Favourite book: To understand post-modernism, start in Dunkirk says Amin Taha
The Measure of All Things is a factual account which reads like a rip-roaring scientific yarn with subtle twists serving as a gateway to relativism – and more usefully defining post-modernism. It illustrates that post-modernism and its necessary ethical framework are a 2,500 year old condition.
I first read this when it was first published, a decade or so after the lectures I heard at university on post-modernity concluded without resolution. I picked it up again recently after re-reading Richard Sennett’s The Craftsman, prompted in particular by its discussion of skill controlled by ethics.
The bookraises the question of why relativism, intrinsic to the scientific method for more than 200 years, has struggled to migrate its ancient message to architecture.
It is the true story of two scientists at the time of the French Revolution who were asked to survey the land from Dunkirk to Barcelona to extrapolate the full circumference of the earth. This would then be equally subdivided to determine a universal unit for the metre. At the time, all measurements, whether liquid or length, were subject to regional variation which pre and post-revolutionary French governments were determined to unify for ease of internal and ultimately external trade.
The younger Jean-Baptiste-Joseph Delambre headed north to Dunkirk and finished his work early, while the older, establishment-figure Pierre-François-André Méchain worked his way south to Barcelona. There he remained, convinced his survey was flawed as it did not extrapolate a perfect Newtonian sphere. By contrast Delambre, closer to a scientist as we understand them today, allowed observation to inform his conclusion. The earth was evidently not a perfect sphere, its subdivision into equal parts to define the metre was not possible; some degree of approximation – a factor of error – had to be accepted. In the end, Delambre suppressed Méchain’s conclusion not because he believed him to have mismeasured but so that his political audience would accept the universal measurement, without needing to know that it was in essence somewhat approximated.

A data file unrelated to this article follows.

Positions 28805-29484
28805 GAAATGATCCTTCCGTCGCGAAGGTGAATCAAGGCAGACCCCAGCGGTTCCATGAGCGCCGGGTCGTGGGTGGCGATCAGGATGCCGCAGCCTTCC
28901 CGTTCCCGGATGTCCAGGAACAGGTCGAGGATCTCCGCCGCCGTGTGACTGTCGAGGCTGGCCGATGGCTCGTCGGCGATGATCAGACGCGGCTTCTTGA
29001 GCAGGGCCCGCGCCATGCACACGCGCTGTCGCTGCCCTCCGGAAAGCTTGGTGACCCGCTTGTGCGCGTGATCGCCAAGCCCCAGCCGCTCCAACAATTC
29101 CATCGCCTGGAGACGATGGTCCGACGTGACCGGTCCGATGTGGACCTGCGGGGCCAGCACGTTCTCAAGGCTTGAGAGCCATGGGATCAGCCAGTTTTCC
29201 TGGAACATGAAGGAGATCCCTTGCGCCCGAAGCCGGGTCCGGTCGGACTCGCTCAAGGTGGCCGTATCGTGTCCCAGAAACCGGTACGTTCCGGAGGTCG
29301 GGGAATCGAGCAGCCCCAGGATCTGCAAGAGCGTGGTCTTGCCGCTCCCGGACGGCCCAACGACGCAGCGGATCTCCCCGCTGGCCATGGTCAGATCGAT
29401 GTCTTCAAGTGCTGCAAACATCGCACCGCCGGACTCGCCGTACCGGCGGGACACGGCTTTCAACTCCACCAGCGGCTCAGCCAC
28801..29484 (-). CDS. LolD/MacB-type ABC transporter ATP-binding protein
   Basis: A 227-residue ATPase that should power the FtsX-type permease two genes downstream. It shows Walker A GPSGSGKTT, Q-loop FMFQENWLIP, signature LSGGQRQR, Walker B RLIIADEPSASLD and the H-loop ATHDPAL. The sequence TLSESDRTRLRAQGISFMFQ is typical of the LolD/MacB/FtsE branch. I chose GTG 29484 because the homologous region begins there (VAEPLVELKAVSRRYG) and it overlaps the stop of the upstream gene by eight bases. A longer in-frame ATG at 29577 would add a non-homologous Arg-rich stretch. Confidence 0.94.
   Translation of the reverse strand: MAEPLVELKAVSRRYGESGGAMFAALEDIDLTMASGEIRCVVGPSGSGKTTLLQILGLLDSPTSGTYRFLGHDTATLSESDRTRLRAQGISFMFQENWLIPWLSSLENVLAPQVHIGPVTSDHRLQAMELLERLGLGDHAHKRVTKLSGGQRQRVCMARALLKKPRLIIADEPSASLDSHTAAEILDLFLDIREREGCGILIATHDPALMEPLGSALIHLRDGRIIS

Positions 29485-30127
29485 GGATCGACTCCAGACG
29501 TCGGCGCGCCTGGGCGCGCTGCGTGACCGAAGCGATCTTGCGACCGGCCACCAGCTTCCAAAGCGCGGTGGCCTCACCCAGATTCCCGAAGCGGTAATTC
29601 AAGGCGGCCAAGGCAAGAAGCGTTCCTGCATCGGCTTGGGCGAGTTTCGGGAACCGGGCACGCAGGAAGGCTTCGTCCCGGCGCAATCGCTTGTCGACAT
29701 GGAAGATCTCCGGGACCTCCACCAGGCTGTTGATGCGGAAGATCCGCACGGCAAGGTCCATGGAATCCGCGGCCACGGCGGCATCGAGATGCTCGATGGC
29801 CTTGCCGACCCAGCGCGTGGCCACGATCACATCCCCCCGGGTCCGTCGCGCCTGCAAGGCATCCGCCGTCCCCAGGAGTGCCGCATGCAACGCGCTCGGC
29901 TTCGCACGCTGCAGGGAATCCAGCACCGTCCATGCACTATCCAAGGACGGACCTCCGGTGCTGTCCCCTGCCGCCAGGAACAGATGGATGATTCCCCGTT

This negotiated/accepted factor of error, common in all parts of science today is this philosophical and ethical position that gives Alder the title of the book. The phrase is attributed to the ancient Greek Sophist Protagoras (450BC): ‘Of all things the measure is mankind / Of the things that are, that they are / Of things that are not, that they are not’.
This is interpreted as meaning that there is no objective truth. We are free to perceive and understand the world as we wish, there is no ethical position to enforce one viewpoint on another, yet when collaboration is required, we must negotiate values for our common purpose.
Alder’s book is a good introduction to Protagoras and the disciplines of ethics and law that he left to the sciences to establish. He is considered the first recorded relativist and today would be thought of as a postmodernist. My introduction to post-modernism was through simultaneous lectures at Edinburgh University’s departments for art history and of architecture. The first began with 1970’s post-structuralists, the latter presented it as yet another style in the taxonomy in the history of architecture.